Antidepressant agents have been
successfully used for the management
of a wide variety of neuropathic pain
syndromes such as diabetic peripheral
neuropathy, postherpetic neuralgia,
migraine headache, cancer-related
pain, and other painful conditions. A
number of meta-analyses have supported
the usefulness of antidepressants
in these settings.3,4

Egbunike and Chaffee3 reviewed the
literature on antidepressants and chronic
pain and described a number of interesting
findings. The first was that the
analgesic effect of the drugs tended to
be independent of their antidepressant
effect. Second, they found that the doses
of heterocyclic antidepressants used to
achieve adequate analgesia seemed to
be lower than those considered effective
for the treatment of patients with
mood disorders. Finally, they noticed
that the onset of analgesia for neuropathic
pain syndromes ranged from 1
day to 10 weeks, with unpredictable
response time. This is considerably
shorter than the time usually required
to effectively treat patients with mood
and anxiety disorders.

GI Disorders

The tricyclic antidepressants have
also been found to play a role in treating
the visceral pain associated with
FGIDs. In 1987 Greenbaum and
colleagues5 undertook a landmark study
looking at the efficacy and mechanism
of action of antidepressants in functional
bowel disorders. In this study, 28 patients
with IBS completed a double-blind
crossover study using desipramine
versus atropine versus placebo in
random sequence. Atropine was used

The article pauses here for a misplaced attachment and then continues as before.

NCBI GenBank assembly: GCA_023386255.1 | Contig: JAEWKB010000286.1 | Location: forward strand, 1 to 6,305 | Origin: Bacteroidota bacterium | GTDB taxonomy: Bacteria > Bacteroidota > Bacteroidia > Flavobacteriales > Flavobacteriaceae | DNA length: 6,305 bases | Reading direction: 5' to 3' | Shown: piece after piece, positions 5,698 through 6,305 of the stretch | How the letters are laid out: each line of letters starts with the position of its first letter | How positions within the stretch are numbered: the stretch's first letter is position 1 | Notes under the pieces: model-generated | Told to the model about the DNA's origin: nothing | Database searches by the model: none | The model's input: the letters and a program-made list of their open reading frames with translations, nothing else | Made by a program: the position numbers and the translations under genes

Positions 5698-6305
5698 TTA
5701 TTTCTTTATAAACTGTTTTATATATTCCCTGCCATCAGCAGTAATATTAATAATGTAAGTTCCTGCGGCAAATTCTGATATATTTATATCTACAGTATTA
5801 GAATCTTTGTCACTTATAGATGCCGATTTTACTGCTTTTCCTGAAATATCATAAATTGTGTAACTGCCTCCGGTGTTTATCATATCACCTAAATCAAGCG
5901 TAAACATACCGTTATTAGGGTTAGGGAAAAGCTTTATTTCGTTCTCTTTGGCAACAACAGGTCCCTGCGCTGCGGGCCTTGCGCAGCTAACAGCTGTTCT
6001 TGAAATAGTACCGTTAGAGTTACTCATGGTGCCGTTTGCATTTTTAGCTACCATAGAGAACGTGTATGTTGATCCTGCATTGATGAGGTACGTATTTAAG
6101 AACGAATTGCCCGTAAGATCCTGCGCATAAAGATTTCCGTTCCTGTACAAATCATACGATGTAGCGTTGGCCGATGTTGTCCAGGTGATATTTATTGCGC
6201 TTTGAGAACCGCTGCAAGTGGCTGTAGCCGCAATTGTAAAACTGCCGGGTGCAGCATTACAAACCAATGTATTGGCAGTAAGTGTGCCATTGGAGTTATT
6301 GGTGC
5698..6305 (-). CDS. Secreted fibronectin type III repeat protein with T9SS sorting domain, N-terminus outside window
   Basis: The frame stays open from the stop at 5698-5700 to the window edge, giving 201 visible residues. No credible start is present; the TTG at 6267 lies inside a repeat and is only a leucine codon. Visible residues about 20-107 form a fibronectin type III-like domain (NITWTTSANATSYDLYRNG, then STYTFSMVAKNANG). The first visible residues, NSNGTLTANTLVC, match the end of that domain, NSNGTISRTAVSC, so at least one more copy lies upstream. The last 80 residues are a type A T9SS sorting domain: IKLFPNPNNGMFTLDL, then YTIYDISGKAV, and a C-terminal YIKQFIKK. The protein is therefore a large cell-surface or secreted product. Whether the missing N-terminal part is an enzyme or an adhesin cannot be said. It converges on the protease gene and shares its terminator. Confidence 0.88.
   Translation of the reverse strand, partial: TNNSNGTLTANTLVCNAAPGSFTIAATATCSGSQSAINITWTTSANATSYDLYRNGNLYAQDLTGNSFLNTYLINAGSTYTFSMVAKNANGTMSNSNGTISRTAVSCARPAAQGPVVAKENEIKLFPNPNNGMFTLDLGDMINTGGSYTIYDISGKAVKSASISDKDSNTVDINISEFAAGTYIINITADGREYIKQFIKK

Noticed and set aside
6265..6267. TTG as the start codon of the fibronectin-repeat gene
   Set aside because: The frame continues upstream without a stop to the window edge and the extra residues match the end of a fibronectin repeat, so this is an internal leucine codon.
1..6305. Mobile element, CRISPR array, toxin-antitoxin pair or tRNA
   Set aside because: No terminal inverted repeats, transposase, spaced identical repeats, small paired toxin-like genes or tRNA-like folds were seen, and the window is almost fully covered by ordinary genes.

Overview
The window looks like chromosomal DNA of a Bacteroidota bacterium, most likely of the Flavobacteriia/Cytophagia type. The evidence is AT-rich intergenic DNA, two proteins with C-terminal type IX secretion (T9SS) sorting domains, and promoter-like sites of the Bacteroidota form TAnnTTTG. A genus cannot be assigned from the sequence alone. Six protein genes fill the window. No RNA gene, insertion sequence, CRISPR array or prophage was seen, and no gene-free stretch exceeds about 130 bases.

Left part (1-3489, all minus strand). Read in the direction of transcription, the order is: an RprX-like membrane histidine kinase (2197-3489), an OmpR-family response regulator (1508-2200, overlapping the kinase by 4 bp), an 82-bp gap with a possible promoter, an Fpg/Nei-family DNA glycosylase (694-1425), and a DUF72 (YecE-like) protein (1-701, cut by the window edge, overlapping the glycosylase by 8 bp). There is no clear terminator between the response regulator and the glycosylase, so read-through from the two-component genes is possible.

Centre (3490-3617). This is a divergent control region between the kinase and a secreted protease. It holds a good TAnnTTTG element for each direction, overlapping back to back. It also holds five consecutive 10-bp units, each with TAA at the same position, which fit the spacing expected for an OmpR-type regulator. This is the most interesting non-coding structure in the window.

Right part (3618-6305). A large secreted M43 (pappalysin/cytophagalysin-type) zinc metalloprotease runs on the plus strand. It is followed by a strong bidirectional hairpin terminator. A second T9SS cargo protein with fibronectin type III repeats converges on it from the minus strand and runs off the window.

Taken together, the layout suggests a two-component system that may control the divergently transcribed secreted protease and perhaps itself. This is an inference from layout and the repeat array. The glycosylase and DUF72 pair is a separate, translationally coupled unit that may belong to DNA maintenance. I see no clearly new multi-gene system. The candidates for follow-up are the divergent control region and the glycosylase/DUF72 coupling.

as an active because the 0.4-mg dose
was able to simulate the antimuscarinic
effect of desipramine. All patients
underwent rectosigmoid manometry.
In addition, all were administered the
Hamilton depression rating scale
(HAM-D) and the Brief Psychiatric
Rating Scale (BPRS) to assess their
psychiatric status both on entry and exit
from the study. GI symptoms were also

Twenty-eight patients completed the
entire protocol. Nine patients treated
with desipramine complained of side
effects that included anxiety, tremor,
palpitations, sweating, xerostomia, and
constipation. During the atropine phase
of the protocol, 7 patients also had side
effects, the most common being xerostomia,
constipation, and palpitations.
When GI symptoms were measured,
there was a significant reduction in the
number of stools per week in the
desipramine group compared with the
placebo group (P P P

Twenty-eight patients completed the
entire protocol. Nine patients treated
with desipramine complained of side
effects that included anxiety, tremor,
palpitations, sweating, xerostomia, and
constipation. During the atropine phase
of the protocol, 7 patients also had side
effects, the most common being xerostomia,
constipation, and palpitations.
When GI symptoms were measured,
there was a significant reduction in the
number of stools per week in the
desipramine group compared with the
placebo group (P P P

Overall motility did not differ significantly
between the 3 arms of the study,
except in patients with diarrheapredominant
IBS. In these patients,
overall motility was decreased with
desipramine compared with atropine (P

The investigators concluded that the
positive effect of desipramine was independent
of its antimuscarinic effect and
because of the dosage used in this
study, the lack of correlation with blood
concentrations, and the short duration
of the trial, the antidepressant effect of
desipramine was not responsible for the
improvement seen in the patients.
Likewise, study data demonstrated a
lack of correlation between patient
improvement and any documentable
changes in GI motility.